Marginal factor cost

From Wikipedia, the free encyclopedia
Jump to: navigation, search

In microeconomics, the marginal factor cost (MFC) is the increment to total costs paid for a factor of production resulting from a one-unit increase in the amount of the factor employed. It is expressed in currency units per incremental unit of a factor of production (input), such as labor, per unit of time. In the case of the labor input, for example, if the wage rate paid is unaffected by the number of units of labor hired, the marginal factor cost is identical to the wage rate. However, if hiring another unit of labor drives up the wage rate that must be paid to all existing units of labor employed, then the marginal cost of the labor factor is higher than the wage rate paid to the last unit because it also includes the increment to the rates paid to the other units.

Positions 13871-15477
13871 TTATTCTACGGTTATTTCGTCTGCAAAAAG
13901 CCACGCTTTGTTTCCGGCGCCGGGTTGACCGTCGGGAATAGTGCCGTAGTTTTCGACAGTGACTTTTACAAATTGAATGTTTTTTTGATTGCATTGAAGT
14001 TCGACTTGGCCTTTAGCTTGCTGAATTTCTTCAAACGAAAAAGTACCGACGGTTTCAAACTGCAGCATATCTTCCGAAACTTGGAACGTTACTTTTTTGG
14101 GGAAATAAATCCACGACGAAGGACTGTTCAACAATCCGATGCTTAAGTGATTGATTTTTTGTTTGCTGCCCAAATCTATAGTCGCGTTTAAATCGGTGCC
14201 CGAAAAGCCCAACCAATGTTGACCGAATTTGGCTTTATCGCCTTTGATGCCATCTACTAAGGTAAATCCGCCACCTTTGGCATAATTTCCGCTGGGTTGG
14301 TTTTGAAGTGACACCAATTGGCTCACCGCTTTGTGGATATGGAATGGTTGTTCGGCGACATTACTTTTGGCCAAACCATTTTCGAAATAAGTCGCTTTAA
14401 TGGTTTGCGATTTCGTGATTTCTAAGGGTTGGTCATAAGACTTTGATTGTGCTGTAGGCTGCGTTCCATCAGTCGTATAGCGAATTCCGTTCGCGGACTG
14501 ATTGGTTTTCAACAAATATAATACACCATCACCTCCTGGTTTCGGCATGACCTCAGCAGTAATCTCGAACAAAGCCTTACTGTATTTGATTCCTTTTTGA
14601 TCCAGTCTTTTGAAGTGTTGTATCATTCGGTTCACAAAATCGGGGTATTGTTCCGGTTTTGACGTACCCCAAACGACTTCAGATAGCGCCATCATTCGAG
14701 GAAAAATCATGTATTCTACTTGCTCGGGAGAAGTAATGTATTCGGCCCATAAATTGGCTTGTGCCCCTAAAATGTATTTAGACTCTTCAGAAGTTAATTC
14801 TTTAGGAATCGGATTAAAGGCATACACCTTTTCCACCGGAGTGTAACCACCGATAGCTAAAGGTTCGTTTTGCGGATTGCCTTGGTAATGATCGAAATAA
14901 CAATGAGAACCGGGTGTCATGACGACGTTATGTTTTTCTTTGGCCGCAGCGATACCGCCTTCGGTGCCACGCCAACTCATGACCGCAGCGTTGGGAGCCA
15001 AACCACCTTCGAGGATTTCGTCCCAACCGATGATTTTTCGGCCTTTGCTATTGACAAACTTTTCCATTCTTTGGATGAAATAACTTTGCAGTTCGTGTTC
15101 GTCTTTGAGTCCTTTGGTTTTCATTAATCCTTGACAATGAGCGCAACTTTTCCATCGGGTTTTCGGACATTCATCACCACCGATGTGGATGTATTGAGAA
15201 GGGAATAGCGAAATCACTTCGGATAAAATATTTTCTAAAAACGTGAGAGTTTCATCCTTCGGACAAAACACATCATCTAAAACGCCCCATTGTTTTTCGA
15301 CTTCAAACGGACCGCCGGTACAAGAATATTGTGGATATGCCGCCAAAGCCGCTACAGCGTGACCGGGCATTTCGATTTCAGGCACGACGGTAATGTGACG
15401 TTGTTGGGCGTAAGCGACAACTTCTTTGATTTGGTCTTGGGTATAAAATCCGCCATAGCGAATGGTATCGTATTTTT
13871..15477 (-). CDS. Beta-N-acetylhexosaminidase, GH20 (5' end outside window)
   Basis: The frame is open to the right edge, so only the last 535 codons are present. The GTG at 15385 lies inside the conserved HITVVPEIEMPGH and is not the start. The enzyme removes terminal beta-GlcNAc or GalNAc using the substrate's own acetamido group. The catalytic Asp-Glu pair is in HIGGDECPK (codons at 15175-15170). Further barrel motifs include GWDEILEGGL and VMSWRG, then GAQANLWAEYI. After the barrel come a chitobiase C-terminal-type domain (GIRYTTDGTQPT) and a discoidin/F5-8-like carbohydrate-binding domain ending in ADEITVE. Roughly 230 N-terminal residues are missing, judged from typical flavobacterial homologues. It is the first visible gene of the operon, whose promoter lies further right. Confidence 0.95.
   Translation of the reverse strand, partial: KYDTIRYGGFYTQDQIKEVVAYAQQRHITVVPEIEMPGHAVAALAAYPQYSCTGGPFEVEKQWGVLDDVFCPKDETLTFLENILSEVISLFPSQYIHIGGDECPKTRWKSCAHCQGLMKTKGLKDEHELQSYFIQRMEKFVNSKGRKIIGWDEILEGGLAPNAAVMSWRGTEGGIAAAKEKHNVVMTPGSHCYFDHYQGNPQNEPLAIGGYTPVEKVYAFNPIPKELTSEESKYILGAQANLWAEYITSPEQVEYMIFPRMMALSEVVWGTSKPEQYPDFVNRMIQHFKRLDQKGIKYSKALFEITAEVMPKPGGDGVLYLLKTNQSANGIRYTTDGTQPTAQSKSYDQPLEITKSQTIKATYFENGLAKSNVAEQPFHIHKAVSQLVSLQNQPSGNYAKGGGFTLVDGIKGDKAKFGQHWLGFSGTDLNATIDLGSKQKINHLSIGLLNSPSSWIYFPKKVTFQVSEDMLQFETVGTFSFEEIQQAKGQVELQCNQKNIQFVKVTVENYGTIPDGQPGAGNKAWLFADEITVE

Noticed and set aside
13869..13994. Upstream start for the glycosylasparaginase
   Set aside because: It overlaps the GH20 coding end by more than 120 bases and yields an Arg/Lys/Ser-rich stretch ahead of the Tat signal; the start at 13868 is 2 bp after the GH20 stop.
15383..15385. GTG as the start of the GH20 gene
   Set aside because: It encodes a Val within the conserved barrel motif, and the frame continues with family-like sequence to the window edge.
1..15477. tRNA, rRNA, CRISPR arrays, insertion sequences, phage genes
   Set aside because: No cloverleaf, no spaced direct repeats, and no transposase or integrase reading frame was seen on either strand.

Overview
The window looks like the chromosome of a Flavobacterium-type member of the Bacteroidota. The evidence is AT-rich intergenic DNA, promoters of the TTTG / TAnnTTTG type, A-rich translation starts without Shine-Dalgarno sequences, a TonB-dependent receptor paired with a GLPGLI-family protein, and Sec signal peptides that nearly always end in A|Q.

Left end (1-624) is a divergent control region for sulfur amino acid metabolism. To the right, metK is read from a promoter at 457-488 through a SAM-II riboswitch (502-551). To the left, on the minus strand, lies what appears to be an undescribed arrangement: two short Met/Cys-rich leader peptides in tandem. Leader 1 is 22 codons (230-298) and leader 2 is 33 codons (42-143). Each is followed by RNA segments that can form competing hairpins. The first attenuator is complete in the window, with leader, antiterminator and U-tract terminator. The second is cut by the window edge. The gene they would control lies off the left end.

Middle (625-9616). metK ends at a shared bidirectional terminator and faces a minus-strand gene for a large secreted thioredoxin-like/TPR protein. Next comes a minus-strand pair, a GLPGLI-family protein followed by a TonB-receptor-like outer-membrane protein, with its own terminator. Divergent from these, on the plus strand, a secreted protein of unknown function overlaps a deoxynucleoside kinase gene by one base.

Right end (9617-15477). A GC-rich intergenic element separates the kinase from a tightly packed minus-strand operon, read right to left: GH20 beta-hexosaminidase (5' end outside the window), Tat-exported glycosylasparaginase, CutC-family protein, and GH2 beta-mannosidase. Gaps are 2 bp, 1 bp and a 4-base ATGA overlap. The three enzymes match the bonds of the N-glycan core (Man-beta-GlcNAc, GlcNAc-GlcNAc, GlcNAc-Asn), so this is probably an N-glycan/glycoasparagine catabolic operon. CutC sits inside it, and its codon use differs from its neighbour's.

Thus for any factor the MFC is the change in total amount paid for all units of that factor divided by the change in the quantity of that factor employed.

A firm that wants to optimize its profits hires each factor up to the point at which its marginal factor cost equals its marginal revenue product (MFC=MRP).